"Borstal Boy" (the book) is a classic example of great Irish storytelling. Some fact mixed with a bit of exaggeration and a dollop of warmth told with a wonderful manipulation of language to bring you to the final destination of truth and awakening. All best done while having a pint of Guiness or Stout. The journey is the best part, because you're made to believe you're traveling with friends and people you want to know, but one never loses sight of the total story.
So here we have a 16 year-old Irishman who thinks he knows everything he needs to know about the British and what scum they are. Blindly trusting his "compatriots" in the IRA, he smuggles bomb-making materials into England during WW2, thinking he's doing a great thing. He's caught, tried and sent to jail, during which he learns the British are not the complete bastards he's been lead to believe they are, and that his pals back in Ireland really don't really care that much about him. He forms friendships in juvenile hall (Borstal is the British version of it) with some of the English boys he's in with as well as the guards, finds other boys and guards are weasels and not to be trusted by anyone, and does his time as if it were a vacation of sorts. There are even hints in the book that the friendship between Brendan and Charlie Milwall, his best mate in Borstal, was more than that...but it's presented in such a subtle and beautiful way, you really can't say for sure. But that's the perfection of this book -- how the language is used to hint at things without saying them outright, letting you join in on Brendan's journey and build your own version of what may or may not have happened.
That said, this movie is a disgrace to that book. I honestly cannot believe it even got made, not with the script they used. It is the most blatant example I have ever seen of "caring" people setting out to make a "grand statement" about how we're all human beings and we should just get along...and doing it in the most insipid way possible. What was lovely in the book is made crass and simplistic and false in this movie. Brendan never had a problem with Charlie being gay. He even walked behind him during exercises and commented to himself on the clean line of his neck. But in the movie, Brendan snarls at Charlie to keep away from him and puts him down for being a poof. In the book, he snipes at a Catholic Priest about the church's support of English control of Ireland; in the movie, he makes his grand speech against oppression at a magistrate, which diminishes it greatly. In the book, he's already literate and aware; in the movie, he's presented as someone who needs to have his intellect expanded. It just goes on and on...and that's not to mention the ludicrous made-up scene where Brendan escapes and leads some fellow borstal boys straight into a minefield so they can be blown to bits and he can feel bad...which only makes him look like a complete idiot. And the addition of a pretty girl -- at an all boys' jail?! Do these filmmakers have ANY idea of how WRONG that is? To be blunt, inept is a kind way of putting it.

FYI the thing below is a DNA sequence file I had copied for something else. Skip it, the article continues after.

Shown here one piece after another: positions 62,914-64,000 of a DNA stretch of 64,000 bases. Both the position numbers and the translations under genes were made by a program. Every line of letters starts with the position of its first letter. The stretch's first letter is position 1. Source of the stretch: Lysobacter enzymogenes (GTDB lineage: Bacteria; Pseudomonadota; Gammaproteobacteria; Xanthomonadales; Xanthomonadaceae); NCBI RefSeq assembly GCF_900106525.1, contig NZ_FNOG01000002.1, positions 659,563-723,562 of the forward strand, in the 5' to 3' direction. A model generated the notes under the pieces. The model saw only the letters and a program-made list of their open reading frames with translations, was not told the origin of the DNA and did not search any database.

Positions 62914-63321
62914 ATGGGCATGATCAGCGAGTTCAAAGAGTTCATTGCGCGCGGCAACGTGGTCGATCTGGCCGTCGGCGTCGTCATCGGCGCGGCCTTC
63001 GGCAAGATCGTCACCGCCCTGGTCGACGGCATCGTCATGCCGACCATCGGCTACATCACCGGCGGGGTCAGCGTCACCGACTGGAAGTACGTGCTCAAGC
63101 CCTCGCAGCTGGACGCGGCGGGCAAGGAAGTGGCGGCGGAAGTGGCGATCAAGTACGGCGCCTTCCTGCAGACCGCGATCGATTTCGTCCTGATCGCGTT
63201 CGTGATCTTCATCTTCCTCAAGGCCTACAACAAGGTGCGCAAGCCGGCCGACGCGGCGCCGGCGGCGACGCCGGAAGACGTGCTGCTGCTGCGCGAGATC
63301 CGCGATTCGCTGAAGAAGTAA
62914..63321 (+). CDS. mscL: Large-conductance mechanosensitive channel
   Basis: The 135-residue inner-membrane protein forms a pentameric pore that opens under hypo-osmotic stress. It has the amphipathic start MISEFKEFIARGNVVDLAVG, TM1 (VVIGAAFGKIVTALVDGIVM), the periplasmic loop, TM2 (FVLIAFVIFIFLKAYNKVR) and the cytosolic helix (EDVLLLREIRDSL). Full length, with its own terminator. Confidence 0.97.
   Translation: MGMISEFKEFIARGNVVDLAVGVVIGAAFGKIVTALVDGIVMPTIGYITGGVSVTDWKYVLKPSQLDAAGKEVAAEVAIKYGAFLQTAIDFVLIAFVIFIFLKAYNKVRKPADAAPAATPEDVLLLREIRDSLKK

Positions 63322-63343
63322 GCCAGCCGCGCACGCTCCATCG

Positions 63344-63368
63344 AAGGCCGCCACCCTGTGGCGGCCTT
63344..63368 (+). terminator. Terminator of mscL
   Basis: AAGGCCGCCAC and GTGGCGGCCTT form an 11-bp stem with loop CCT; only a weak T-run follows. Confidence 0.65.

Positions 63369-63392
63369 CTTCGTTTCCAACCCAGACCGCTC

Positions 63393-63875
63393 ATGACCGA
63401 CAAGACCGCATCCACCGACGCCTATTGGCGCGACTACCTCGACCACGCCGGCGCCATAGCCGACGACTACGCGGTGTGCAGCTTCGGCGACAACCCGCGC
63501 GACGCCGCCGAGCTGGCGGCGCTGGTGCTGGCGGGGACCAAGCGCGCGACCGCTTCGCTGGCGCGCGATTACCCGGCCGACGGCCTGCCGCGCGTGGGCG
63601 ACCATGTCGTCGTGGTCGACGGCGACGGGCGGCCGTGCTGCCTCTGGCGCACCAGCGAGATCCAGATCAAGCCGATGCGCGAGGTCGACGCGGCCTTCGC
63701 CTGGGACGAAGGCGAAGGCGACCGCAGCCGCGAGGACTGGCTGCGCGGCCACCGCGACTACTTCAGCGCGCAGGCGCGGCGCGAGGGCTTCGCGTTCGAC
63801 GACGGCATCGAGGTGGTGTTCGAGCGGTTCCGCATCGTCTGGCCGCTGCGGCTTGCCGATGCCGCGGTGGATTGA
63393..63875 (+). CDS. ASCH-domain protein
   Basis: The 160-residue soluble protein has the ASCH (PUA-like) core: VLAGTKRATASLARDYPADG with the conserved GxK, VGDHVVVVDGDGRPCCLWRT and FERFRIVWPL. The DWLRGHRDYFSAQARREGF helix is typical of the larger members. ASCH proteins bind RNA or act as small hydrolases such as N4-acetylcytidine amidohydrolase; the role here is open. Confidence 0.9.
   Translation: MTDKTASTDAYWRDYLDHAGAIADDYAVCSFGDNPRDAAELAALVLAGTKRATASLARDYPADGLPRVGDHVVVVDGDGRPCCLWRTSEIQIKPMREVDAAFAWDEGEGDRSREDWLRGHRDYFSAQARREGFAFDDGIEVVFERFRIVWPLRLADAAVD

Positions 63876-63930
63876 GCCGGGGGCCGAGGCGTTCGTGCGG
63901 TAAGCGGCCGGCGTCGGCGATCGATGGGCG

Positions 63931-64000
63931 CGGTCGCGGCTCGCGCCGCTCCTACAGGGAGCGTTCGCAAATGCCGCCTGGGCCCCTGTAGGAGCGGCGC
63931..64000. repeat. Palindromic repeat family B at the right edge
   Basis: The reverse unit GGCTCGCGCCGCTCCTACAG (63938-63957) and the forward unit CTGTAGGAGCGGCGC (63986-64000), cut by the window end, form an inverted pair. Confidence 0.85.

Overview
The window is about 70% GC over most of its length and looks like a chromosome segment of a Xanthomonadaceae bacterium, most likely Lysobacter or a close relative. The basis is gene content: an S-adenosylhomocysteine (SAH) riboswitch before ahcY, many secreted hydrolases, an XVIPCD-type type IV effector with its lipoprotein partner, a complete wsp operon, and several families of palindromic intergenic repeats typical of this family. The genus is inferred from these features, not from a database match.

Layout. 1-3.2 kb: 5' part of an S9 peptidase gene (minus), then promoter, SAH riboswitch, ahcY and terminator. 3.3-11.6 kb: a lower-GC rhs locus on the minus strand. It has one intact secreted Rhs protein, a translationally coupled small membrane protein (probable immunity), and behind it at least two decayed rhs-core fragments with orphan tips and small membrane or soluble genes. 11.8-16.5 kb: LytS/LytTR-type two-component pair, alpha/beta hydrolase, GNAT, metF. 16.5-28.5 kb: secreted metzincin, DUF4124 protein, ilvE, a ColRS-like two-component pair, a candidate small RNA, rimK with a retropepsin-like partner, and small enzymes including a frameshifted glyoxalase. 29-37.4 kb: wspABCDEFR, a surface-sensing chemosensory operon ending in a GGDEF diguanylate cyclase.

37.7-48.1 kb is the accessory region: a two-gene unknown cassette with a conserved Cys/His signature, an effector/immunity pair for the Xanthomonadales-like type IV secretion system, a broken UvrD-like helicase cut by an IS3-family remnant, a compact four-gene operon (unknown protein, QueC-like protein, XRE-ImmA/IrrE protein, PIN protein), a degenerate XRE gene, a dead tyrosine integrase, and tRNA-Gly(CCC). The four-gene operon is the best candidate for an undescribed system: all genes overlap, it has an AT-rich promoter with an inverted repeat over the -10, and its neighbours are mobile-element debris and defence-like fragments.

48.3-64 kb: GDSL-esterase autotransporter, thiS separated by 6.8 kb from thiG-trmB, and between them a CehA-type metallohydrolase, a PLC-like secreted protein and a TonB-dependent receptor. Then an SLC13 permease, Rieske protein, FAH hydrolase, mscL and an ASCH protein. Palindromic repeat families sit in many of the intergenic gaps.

Now Shawn Hatosy does an all right job as Brendan. Sometimes his mumbles are hard to follow and he seems to be mainly one-note for much of the movie, but he's not an embarrassment. And Danny Dyer does well with a badly written role. Michael York is given little to do but be there, which is a criminal waste of a fine actor. No one else makes any impression.
As for the script -- it was "Syd Field 101" and below average for that, and Nye Heron only proves that being Irish is no guarantee of being a good storyteller. And the co-writer/ director, Pete Sheridan...he shows no talent for either writing or directing. Fact is, I think the only reason he got to make this movie was because he's related to Jim Sheirdan (someone who's also willing to twist the facts in his "fact-based" movies, but at least knows how to do it well).
The only excuse I can find for this movie to have been made is...well, there is no excuse. Anyone who likes this movie has never read the book it's based on. Hell, they've probably never read anything more demanding than "Goodnight Moon." But for those who care about good storytelling, DO read the book. Please. And trust me -- your memory of it will be ten times better than anything you might get out of this drivel.